Commerce’s Commitment to Eliminating Regulatory Burdens in Support of Growth, Competitiveness and National Security
Guest blog post by Dr. Rebecca Blank, Acting Deputy Secretary of the U.S. Department of Commerce.
In January, President Obama issued an executive order outlining his plan to create a 21st century regulatory system that encourages job creation, economic growth and U.S. competitiveness. The idea was to make it simpler, smarter and more efficient, while still protecting the health and safety of the American people. As a key part of that plan, he called upon government agencies to conduct a comprehensive review of the rules and regulations currently on the books and to remove those that are outdated, unnecessary or excessively burdensome.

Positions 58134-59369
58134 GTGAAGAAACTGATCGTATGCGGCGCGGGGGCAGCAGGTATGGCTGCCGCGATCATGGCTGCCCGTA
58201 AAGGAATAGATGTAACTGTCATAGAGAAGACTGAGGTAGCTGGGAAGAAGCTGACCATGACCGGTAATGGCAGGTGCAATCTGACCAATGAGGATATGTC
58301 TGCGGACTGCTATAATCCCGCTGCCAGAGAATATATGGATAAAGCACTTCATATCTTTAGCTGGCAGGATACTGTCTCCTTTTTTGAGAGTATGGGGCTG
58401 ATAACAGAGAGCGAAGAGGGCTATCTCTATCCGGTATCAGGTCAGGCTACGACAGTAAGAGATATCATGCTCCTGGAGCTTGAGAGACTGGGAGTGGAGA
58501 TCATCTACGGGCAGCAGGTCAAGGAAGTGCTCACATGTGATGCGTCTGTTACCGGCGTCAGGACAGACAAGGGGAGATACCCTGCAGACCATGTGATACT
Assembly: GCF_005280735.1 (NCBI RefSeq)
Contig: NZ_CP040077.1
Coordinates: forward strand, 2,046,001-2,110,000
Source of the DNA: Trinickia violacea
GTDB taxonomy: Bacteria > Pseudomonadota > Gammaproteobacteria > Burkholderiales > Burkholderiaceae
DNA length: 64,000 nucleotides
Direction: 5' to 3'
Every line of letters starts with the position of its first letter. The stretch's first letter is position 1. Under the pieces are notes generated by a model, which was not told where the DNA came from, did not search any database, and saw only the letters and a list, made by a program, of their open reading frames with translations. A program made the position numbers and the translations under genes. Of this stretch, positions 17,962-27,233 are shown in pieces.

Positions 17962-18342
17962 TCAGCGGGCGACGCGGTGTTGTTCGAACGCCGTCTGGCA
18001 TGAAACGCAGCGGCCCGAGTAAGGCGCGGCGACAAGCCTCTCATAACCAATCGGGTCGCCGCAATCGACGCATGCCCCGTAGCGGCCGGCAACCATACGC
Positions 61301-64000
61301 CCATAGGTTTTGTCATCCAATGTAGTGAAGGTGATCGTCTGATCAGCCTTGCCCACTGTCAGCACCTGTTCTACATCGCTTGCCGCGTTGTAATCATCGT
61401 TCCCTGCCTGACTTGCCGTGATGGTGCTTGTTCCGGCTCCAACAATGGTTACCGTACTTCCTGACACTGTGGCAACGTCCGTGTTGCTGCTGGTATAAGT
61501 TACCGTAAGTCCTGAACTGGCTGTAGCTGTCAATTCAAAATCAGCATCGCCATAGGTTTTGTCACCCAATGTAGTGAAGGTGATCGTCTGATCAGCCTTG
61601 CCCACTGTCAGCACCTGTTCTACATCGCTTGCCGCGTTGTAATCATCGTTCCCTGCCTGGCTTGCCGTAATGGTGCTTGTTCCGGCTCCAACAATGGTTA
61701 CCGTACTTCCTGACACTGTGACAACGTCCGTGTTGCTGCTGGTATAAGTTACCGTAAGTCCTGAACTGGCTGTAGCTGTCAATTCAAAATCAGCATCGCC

This review has led agencies, including the Department of Commerce, to identify initiatives that have the potential to eliminate tens of millions of hours in reporting burdens and billions of dollars in regulatory costs. Today, the results of each agency’s review is being made public and posted on Whitehouse.gov.
Here at the Commerce Department, we focused our plan on those bureaus with the greatest regulatory activity: the Bureau of Industry and Security (BIS), the International Trade Administration (ITA), the National Oceanic and Atmospheric Administration (NOAA), and the United States Patent and Trademark Office (USPTO).